Credit vs. Debit Cards
Getting a debit and/or credit card is a common step in a financial journey, typically giving you more purchase power than cash allows. Cards let you to shop online, use digital wallets, and much more.
But which one should you pick, debit or credit? There are important differences to consider.
A credit card is essentially a short-term loan. You have a set limit you can borrow against, and you repay what you use, along with interest on remaining balances carried from month to month. This interest is determined by your card’s Annual Percentage Rate (APR), which accounts for the interest and any other fees associated with the card (such as an annual fee, if your card has one).
Credit cards are helpful tools when building a credit history and healthy spending habits, and they can also earn rewards such as travel or cash back.
A+ Tip: One potential drawback of credit cards is spending beyond your budget and taking a hit on interest on month-to-month balances. Affinity Plus member advisors are here to work with members to build budgets that fit their lives.
A debit card is directly tied to your checking account, so any purchases you make with a debit card are deducted from your balance as soon as the transaction is processed.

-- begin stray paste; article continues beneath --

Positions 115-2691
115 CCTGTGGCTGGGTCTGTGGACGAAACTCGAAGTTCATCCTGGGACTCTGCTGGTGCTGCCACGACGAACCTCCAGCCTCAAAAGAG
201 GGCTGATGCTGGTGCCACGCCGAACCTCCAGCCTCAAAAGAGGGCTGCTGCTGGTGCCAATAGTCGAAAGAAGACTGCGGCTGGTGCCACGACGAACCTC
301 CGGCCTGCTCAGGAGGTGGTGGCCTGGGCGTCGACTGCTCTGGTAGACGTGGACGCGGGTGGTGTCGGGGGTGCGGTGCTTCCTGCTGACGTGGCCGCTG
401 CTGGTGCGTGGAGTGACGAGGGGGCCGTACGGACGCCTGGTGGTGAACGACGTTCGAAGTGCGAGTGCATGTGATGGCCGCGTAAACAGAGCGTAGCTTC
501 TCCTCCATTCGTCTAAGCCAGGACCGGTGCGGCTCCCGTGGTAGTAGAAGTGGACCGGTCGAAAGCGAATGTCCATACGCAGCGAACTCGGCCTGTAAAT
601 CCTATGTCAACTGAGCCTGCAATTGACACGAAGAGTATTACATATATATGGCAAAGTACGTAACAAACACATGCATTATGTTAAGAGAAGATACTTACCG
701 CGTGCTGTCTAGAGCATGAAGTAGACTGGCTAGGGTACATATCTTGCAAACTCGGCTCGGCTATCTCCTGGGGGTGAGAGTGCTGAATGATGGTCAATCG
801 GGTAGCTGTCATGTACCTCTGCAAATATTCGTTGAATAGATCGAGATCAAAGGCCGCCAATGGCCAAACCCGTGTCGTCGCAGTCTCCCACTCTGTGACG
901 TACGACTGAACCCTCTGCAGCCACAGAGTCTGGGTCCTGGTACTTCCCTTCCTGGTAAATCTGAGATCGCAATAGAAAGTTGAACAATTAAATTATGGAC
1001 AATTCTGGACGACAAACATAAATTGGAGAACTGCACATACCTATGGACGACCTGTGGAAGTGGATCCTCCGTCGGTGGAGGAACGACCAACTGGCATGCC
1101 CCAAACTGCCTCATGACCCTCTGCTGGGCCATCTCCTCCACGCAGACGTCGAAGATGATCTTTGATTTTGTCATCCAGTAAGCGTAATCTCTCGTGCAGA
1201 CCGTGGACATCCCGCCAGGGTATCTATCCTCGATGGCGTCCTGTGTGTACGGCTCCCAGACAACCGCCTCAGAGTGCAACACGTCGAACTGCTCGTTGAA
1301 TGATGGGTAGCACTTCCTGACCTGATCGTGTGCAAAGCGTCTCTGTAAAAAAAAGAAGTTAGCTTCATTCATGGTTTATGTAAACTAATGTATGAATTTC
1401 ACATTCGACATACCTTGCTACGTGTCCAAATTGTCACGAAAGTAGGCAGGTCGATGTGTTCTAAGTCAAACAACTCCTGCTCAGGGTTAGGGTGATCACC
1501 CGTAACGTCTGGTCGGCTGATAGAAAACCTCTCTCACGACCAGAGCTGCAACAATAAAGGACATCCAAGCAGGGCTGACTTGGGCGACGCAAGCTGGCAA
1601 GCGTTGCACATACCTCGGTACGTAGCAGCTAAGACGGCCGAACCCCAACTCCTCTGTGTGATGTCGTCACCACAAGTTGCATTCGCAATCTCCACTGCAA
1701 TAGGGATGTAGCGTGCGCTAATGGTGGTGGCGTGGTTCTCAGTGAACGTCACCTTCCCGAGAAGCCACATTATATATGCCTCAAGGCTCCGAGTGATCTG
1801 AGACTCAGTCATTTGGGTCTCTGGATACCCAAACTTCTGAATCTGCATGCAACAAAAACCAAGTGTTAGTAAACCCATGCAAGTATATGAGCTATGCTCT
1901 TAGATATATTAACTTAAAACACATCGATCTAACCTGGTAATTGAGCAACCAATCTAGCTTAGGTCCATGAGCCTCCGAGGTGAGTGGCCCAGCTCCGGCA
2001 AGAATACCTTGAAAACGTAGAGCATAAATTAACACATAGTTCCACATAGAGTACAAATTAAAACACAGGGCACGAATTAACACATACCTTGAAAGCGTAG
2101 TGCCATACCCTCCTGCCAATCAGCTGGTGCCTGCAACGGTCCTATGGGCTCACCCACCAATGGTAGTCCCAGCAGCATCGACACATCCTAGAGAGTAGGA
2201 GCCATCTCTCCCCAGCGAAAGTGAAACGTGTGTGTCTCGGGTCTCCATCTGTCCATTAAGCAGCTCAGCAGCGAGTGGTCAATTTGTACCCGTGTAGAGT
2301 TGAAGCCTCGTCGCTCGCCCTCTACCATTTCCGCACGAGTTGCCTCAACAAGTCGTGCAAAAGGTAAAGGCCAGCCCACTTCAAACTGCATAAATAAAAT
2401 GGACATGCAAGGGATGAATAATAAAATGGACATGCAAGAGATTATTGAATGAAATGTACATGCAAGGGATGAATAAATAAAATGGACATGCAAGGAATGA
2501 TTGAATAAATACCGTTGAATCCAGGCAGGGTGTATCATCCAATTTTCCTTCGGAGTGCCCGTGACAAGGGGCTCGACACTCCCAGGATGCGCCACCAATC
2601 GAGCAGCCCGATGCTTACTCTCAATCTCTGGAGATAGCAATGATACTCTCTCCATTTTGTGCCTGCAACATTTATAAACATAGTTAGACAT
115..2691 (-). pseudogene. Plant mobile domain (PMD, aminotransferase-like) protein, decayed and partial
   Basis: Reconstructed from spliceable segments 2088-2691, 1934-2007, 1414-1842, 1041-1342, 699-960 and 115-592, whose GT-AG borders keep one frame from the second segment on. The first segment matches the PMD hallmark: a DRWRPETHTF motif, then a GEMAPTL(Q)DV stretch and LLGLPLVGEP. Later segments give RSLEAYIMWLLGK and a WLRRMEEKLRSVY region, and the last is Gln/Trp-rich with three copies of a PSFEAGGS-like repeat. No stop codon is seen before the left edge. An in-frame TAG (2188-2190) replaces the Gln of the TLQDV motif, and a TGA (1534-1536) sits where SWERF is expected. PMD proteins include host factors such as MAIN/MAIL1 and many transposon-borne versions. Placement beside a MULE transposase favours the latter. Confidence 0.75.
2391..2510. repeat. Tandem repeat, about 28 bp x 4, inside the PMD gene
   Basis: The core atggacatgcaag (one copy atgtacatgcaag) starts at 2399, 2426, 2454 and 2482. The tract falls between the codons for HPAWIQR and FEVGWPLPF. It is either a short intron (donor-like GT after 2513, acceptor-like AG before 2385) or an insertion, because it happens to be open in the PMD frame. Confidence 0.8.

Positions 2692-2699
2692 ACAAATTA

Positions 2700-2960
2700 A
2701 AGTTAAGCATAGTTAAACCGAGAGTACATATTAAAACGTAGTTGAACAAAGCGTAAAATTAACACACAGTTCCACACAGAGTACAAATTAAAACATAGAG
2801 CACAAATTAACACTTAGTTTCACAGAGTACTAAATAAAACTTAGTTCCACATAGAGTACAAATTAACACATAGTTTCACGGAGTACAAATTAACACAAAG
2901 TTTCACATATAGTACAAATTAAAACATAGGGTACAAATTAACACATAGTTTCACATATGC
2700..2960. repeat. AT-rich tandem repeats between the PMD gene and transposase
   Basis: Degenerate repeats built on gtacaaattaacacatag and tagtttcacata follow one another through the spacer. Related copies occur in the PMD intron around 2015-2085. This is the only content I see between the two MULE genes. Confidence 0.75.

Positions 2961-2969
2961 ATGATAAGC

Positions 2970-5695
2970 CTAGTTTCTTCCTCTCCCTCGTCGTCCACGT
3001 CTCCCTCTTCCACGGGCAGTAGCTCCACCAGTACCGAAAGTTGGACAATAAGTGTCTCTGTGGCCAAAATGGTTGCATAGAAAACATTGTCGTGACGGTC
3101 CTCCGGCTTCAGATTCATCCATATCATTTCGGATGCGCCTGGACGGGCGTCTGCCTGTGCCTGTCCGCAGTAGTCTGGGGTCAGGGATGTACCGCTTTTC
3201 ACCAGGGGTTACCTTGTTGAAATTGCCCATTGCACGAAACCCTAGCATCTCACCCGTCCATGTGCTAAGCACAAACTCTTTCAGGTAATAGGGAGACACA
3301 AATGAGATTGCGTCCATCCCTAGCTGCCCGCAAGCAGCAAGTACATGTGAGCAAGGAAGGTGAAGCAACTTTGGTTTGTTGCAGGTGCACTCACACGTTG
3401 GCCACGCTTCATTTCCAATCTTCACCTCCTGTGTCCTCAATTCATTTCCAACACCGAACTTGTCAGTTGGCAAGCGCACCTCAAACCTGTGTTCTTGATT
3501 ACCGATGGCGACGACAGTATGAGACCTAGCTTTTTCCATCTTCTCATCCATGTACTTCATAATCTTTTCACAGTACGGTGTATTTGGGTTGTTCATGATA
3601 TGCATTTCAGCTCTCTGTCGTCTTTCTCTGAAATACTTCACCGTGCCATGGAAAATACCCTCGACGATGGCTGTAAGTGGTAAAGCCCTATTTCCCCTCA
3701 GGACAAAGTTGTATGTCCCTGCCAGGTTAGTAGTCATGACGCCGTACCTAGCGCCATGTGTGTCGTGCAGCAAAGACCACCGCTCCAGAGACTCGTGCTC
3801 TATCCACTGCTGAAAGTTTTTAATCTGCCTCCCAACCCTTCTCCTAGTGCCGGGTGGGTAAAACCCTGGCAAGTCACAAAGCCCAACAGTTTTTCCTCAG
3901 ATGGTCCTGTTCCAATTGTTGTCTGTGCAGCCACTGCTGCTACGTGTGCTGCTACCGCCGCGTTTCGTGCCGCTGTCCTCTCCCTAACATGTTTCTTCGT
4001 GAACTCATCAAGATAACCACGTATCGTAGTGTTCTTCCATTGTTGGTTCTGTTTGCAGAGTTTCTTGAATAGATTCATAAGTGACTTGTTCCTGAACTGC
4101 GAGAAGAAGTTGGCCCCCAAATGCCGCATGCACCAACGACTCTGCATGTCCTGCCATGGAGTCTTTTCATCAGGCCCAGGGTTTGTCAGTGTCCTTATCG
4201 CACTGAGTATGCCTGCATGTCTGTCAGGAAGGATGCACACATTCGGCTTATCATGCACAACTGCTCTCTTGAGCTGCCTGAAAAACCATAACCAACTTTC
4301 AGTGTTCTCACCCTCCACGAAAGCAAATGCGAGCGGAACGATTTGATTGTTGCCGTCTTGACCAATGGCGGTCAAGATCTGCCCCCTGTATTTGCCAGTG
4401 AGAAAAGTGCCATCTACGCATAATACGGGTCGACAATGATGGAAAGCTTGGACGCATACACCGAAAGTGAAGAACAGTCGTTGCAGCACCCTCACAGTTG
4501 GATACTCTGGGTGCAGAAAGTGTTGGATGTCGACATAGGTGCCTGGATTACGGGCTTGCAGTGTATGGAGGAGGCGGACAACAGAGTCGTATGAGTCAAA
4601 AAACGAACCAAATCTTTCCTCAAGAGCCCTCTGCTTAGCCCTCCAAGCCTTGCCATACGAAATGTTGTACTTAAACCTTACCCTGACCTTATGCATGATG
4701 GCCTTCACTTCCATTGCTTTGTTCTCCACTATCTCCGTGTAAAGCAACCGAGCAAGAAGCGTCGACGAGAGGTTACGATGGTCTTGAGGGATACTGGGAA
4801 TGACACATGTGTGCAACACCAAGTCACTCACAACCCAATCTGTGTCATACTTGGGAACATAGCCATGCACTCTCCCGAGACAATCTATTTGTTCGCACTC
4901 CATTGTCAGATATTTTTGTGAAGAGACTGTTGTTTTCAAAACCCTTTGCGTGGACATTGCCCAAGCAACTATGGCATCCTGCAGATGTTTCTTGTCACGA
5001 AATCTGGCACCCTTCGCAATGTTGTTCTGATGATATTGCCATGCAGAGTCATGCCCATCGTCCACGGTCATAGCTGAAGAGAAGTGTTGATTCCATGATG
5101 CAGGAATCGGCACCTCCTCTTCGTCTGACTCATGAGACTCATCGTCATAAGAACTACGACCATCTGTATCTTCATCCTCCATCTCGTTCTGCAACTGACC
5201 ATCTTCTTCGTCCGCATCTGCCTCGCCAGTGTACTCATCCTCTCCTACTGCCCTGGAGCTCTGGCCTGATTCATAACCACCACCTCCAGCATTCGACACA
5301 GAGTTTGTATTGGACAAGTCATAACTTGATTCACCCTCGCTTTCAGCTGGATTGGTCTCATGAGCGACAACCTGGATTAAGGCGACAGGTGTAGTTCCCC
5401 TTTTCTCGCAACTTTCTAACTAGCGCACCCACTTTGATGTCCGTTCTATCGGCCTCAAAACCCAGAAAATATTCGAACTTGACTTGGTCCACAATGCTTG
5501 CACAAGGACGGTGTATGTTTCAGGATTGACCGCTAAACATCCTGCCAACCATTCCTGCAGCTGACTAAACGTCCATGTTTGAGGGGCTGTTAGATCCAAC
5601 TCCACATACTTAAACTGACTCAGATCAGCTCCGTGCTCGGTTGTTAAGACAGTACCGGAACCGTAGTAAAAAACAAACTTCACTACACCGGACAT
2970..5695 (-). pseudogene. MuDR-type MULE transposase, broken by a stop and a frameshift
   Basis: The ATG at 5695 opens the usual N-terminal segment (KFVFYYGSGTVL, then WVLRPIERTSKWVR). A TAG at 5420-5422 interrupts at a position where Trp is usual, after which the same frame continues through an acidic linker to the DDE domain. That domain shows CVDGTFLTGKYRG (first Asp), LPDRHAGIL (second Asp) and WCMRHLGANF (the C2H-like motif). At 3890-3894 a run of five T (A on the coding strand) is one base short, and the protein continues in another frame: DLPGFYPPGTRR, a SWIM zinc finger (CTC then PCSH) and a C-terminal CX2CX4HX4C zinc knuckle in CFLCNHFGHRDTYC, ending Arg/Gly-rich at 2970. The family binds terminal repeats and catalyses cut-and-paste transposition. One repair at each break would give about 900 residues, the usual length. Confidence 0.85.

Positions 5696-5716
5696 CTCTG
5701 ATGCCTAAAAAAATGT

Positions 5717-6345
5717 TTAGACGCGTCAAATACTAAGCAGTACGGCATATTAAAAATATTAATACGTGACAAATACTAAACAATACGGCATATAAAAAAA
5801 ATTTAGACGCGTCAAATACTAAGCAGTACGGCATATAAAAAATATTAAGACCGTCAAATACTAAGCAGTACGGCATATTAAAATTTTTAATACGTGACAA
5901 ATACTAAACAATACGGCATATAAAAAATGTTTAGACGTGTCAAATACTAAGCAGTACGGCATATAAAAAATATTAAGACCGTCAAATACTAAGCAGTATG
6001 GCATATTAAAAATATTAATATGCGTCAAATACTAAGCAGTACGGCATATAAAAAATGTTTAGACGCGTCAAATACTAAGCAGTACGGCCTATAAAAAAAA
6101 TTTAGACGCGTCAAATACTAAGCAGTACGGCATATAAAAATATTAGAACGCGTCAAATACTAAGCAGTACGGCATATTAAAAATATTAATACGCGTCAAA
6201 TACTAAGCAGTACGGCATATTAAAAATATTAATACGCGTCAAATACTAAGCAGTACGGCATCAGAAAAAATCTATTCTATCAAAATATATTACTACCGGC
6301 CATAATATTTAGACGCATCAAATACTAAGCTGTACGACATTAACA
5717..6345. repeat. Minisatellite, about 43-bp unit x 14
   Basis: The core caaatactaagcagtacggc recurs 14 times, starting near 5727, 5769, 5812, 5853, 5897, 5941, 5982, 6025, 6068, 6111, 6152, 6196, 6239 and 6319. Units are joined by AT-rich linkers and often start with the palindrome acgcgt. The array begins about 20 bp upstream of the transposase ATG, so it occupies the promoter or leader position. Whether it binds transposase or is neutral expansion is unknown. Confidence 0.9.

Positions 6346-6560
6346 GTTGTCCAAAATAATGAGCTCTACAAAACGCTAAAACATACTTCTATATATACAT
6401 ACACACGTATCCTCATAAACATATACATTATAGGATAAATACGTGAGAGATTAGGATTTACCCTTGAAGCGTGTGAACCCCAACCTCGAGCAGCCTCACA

Debit cards can help build responsible spending habits, because you can easily keep track of how much you’ve spent. You can also take part in automatic savings programs like Stash Your Cash. It rounds up debit purchases to the next whole dollar, then automatically transfers the balance to your savings account.
One downside is limiting purchase power to your account balance, which can mean larger expenses are out of reach.
A+ Tip: Affinity Plus debit cardholders earn MyPlus Rewards™ points for spending, and can redeem them for gift cards, merchandise, and more.
Spending, Your Way
Both debit and credit cards offer various ways to pay, from physical payment via a magnetic strip or chip to contactless options. You can also upload your card’s information to a digital wallet and make secure payments that way.
Think of your goals when considering a debit or credit card, like building a credit history or healthier spending habits, and do your research on each card’s options, APR and potential rewards.